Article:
-        Sri Lanka’s unhappiness with India’s failure to meet its wish list for arms in full during the Eelam War, due to domestic political pressure in India. However, India extended invaluable diplomatic, intelligence and other non-military support to Sri Lanka.

-        Sri Lanka’s failure to dispassionately investigate allegations of war crimes committed against Tamils during the War triggered sympathies for Tamils in Tamil Nadu helping revival of support for Sri Lankan Tamil separatism spearheaded by LTTE’s overseas elements. This has increased Sri Lanka’s suspicion about India’s agenda in Sri Lanka.

-        India’s vote for the US sponsored resolution seeking Sri Lanka’s accountability for its human rights aberrations passed in the UN Human Rights Council meeting in March 2012 created a lot of bitterness in Sri Lanka. 

-        President Rajapaksa’s failure to keep his repeated promises to implement the 13th Amendment created as a result of the ISLA to fully empower provincial councils. This caused a furore in India’s domestic politics and embarrassed India’s ruling coalition, and could affect their political fortunes in the next parliamentary election.  


China has used these fissures in the bilateral relationship to systematically undermine India’s overwhelming political, strategic and commercial influence in Sri Lanka. Despite the two South Asian neighbours’ very close relations, China has made considerable headway by exploiting President Rajapaksa’s domineering leadership style and sense of triumphalism after the war. Sri Lanka’s economic vulnerability in the post-war reconstruction period has made Sri Lanka to return Chinese overtures.


China established itself as a friend of Sri Lanka by meeting Sri Lanka’s wartime requirements after it was “let down by friends.” So far China is reported to have provided over $1.8 billion worth of arms to Sri Lanka. China’s Poly Technologies is estimated to have supplied $37.6 million worth ammunition and ordnance for the army and navy in 2007. China National Electronics Import Export Corp provided Sri Lanka a JY 11 3D radar at a cost of $5 million. China also provided diplomatic support for Sri Lanka at the UN. 


Chinese assistance has been widely appreciated by President Rajapaksa and most Sri Lankans, who were disappointed with India. This has provided a take off point for China in Sri Lanka’s internal and external spheres.


Since the end of the Eelam war in 2009 there had been a steady increase in exchanges at governmental, military, and political levels between the two countries. President Rajapaksa has visited China six times since came to power in 2005. During President Rajapaksa’s August 2011 visit to Beijing, Chinese Premier Wen Jiabao expressed the country’s readiness to help with Sri Lanka’s economic development, promote communication between the two countries with regard to infrastructure construction, enlarge two-way trade and investment, and strengthen cultural and personnel exchanges.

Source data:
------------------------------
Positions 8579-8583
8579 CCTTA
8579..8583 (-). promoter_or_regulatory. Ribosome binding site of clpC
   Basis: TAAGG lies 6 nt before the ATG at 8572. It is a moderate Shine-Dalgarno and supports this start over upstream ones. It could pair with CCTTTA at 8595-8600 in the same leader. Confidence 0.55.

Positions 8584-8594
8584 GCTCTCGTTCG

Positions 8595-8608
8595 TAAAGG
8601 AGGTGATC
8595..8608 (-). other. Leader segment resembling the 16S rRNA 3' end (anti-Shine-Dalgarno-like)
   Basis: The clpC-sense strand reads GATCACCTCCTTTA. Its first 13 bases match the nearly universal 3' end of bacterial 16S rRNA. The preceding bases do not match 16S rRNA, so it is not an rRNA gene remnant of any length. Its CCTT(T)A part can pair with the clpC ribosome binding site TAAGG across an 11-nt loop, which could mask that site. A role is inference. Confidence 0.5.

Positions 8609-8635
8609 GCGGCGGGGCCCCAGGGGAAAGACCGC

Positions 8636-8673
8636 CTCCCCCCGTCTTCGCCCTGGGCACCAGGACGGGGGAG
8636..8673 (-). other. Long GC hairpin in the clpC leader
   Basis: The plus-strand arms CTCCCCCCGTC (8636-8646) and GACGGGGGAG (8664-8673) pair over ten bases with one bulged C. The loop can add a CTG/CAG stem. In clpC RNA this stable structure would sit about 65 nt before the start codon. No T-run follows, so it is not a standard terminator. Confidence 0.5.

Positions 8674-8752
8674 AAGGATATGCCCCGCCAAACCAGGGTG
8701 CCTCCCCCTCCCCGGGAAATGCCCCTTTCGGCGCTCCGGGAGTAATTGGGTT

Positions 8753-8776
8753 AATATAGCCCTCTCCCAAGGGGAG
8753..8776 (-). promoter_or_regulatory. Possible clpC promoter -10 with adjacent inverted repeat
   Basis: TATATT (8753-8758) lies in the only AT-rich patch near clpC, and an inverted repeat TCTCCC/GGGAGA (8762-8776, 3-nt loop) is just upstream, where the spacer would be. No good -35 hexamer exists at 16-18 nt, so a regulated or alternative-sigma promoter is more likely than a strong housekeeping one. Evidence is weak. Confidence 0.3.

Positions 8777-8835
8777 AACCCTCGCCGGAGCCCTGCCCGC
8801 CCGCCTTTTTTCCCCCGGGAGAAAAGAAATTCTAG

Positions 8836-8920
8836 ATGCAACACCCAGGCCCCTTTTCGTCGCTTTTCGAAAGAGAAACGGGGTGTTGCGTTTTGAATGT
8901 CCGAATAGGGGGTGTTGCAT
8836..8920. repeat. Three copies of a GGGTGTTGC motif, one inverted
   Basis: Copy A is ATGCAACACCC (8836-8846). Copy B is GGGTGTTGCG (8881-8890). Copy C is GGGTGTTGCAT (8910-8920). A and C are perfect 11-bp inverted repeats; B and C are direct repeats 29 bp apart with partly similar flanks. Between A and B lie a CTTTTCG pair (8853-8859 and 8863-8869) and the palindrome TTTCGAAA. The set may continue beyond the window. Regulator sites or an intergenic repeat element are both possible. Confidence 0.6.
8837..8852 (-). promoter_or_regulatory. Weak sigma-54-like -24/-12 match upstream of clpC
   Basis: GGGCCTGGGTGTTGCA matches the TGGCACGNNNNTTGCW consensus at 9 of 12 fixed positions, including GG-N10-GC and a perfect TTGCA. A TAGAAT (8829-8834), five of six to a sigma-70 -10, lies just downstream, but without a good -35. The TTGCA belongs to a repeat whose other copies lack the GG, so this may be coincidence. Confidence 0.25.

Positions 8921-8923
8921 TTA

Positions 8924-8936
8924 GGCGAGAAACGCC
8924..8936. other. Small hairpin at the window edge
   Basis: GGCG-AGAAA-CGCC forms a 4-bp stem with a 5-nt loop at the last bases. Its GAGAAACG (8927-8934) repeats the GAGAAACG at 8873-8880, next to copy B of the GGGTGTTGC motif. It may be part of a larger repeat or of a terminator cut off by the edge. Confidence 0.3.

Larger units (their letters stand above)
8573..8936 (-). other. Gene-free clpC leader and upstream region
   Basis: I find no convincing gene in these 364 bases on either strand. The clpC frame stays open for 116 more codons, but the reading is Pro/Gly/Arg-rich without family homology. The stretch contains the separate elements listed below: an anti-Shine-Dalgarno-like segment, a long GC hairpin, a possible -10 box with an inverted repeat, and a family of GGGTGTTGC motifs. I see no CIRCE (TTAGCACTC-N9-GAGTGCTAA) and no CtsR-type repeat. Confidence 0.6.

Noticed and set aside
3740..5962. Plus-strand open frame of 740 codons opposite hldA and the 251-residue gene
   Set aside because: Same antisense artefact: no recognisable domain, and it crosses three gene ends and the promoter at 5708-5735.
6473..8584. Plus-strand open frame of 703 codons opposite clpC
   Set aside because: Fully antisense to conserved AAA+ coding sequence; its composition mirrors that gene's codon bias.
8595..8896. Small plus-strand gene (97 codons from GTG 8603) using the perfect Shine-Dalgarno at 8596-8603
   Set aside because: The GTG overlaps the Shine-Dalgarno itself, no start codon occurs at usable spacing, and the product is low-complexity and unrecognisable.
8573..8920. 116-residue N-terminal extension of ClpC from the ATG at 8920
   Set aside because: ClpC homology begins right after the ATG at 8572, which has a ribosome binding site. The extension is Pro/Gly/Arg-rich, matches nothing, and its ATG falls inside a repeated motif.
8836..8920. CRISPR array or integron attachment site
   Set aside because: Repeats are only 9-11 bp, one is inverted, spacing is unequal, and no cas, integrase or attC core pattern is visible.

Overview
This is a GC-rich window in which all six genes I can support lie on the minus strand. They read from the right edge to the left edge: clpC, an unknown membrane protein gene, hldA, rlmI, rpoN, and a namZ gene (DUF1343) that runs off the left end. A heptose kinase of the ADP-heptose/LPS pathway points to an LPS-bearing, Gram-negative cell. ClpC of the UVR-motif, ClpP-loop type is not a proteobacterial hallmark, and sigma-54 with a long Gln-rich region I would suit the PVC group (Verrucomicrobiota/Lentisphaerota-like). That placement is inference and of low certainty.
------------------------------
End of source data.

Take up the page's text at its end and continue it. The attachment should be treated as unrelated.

In his last visit in May 2013, President Rajapaksa met with President Xi Jinping during which China and Sri Lanka agreed to upgrade their relations to a strategic cooperative partnership. A Xinhua report on the visit said “According to the new consensus, the two countries will maintain high-level exchanges, enhance political communication, and support each other’s efforts in safeguarding national independence, sovereignty and territorial integrity” indicating Beijing’s strong desire to build its strategic relations with Sri Lanka.


China’s Defence Minister General Liang Guanglie visit’s – the first ever for a Chinese defence minister to Sri Lanka - in August 2012 was kept low profile. However, the Chinese press release on the visit was a little more explicit. It quoted General Liang as saying that political trust between the two countries had deepened with the rapid expansion of exchanges and cooperation in various fields. He expressed the hope that the two sides would continue to work hard to maintain the close and friendly relations and strengthen exchanges and cooperation in the field of non-traditional security and improve the ability to respond to crisis together, so as contribute to regional peace, stability and development.


The Minister’s references to ‘non-traditional security’ and ‘responding to crisis together’ were related to international counter-terrorism cooperation that China had been promoting for some time. This was mooted in the Shanghai Cooperation Organisation and joint exercises have been carried out. Probably China would like to promote similar joint efforts with South Asian nations. This was evidenced by the Chinese military participation in the Sri Lanka joint services exercise “Cormorant III” from September 10 to 25, 2012 in Eastern Province aimed at honing joint operational skills with the air force and navy in counter terrorism operations.


Besides the Chinese troops, military personnel from Bangladesh, Pakistan and Maldives participated in the exercise. As revival of Tamil separatist insurgency in Sri Lanka appears remote, Sri Lankan armed forces training for such security situations would give them the option of working with Chinese military assistance in such an eventuality. China’s active military cooperation in Sri Lanka, literally in India’s ‘backyard’, would complicate India’s security situation.